The Control of Noise
As noted in the section “Noise and its Effects”, there can be many adverse effects to noise. It is appropriate to have tools to reduce the exposure of humans to noise.
The sketch to the right illustrates the three components of noise that can be addressed. There is a noise source, which could be a leaf blower, or a jet aircraft, or a line of traffic, or factory equipment, etc. The noise propagates to the receiver via a noise path. This can be air-borne propagation of noise, but can also include transmission of noise through the ground or through building structures. The third component is the receiver, usually a human listener but could also be a microphone or array of microphones.
The best approach, if possible, is to reduce the noise emitted by the source. Improvements in source design can achieve significant reductions in emitted levels. As an example, for traffic noise, design improvements can be made to automobile mufflers or to traffic pattern controls.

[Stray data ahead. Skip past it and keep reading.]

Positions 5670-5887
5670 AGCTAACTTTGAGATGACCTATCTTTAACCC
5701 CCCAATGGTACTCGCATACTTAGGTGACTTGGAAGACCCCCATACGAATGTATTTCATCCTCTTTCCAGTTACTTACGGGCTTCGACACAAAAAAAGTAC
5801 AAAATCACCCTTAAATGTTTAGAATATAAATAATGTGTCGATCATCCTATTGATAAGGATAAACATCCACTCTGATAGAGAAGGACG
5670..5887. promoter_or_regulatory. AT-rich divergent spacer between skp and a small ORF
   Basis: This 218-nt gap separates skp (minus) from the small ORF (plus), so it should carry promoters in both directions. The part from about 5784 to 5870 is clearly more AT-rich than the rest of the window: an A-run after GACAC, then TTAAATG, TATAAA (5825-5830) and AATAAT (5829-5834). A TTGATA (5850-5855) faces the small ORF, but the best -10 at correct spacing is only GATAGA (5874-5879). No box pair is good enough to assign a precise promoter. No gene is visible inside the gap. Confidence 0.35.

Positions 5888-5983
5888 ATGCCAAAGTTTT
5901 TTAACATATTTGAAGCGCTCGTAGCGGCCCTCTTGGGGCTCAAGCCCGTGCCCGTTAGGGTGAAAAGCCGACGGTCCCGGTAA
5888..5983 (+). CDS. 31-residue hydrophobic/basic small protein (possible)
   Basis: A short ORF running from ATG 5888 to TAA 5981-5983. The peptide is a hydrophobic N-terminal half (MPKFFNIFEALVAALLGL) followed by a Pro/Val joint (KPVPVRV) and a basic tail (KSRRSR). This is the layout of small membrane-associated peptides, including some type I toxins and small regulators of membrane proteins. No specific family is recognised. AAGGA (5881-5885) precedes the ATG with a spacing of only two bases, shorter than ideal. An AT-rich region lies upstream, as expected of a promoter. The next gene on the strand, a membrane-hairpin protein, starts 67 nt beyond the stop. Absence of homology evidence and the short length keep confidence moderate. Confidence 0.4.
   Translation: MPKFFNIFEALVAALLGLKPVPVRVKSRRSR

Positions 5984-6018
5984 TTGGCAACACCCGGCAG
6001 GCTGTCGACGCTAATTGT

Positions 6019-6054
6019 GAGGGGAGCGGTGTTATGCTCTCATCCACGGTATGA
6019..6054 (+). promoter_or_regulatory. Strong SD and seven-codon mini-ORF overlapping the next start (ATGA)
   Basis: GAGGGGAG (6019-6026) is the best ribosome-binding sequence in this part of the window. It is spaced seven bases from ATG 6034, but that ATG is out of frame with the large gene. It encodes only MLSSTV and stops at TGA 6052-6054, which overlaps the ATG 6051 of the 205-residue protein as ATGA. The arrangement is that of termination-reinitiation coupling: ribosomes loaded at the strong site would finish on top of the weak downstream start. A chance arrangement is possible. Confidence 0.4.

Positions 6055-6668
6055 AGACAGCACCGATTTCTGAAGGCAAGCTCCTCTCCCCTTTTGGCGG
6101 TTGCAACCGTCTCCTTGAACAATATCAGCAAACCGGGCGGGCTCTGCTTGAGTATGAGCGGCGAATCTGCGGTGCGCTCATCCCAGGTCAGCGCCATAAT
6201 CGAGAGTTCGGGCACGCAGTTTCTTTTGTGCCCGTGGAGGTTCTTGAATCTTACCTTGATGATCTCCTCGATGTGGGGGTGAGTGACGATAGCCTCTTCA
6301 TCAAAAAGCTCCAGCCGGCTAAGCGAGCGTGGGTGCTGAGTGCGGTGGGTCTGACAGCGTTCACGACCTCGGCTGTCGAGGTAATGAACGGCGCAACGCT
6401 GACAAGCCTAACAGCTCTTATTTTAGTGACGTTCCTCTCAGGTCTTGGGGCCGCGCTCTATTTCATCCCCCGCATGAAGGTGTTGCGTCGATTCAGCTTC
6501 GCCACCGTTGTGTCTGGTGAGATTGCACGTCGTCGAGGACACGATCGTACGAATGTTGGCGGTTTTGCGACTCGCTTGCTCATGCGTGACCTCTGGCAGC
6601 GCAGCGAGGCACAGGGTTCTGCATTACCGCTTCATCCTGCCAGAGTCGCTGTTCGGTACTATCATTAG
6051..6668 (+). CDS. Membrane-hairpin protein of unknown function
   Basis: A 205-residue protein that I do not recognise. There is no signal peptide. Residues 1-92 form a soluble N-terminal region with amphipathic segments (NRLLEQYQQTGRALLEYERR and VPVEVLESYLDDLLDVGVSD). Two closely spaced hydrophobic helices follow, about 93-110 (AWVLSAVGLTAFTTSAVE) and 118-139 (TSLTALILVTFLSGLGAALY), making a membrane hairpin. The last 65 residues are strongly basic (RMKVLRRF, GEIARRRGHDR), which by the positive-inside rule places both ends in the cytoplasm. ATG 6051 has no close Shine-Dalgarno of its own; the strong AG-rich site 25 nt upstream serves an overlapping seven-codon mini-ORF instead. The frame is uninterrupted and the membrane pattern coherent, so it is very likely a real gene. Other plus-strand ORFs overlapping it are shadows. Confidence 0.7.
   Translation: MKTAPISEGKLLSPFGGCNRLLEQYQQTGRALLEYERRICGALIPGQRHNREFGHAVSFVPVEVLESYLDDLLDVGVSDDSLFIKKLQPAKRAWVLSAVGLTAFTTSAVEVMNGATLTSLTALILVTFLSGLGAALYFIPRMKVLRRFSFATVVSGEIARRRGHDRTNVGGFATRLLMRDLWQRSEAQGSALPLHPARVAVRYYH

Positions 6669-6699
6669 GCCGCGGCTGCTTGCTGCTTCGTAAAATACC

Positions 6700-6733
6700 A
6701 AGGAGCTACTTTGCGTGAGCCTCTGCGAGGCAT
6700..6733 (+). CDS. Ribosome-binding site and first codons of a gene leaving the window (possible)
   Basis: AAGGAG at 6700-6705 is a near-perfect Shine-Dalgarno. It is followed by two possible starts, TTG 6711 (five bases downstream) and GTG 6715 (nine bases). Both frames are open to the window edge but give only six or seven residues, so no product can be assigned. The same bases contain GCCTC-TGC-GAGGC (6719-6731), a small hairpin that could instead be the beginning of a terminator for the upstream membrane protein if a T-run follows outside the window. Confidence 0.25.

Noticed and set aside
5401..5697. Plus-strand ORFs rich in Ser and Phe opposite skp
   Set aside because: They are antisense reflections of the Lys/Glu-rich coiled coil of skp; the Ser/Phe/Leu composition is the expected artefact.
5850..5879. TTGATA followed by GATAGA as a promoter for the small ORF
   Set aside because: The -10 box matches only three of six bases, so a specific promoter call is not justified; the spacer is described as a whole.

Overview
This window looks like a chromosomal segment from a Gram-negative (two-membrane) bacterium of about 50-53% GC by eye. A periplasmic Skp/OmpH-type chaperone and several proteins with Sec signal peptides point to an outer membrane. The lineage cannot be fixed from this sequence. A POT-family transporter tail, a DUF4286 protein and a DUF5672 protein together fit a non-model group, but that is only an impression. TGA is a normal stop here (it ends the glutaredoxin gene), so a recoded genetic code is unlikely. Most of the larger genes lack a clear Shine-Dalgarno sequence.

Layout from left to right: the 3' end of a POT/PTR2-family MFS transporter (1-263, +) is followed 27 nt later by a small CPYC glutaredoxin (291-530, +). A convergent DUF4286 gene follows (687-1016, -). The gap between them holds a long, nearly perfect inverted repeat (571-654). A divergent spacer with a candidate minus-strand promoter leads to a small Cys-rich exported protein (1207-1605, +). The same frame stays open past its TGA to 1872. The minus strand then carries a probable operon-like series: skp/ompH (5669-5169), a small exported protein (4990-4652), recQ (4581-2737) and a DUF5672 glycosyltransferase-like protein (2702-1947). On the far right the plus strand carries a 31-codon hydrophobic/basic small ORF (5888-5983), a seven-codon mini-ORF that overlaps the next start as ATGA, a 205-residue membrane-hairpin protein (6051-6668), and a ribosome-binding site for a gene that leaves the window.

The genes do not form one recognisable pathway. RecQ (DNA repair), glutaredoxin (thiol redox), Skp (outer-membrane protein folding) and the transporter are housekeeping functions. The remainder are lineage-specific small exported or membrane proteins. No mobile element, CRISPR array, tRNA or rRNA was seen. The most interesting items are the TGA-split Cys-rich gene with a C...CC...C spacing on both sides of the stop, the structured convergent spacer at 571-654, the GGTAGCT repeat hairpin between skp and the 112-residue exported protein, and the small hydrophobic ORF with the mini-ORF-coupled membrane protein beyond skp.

The noise path can be addressed through structures such as berms or noise barriers. Inside buildings, the addition of noise absorbing panels can reduce the received noise levels.
If a human listener is at the receiver position, they can use hearing protection to reduce their noise exposure. If it is a microphone transmitting to a remote location, the noise can be reduced using a wind screen or through digital filtering techniques.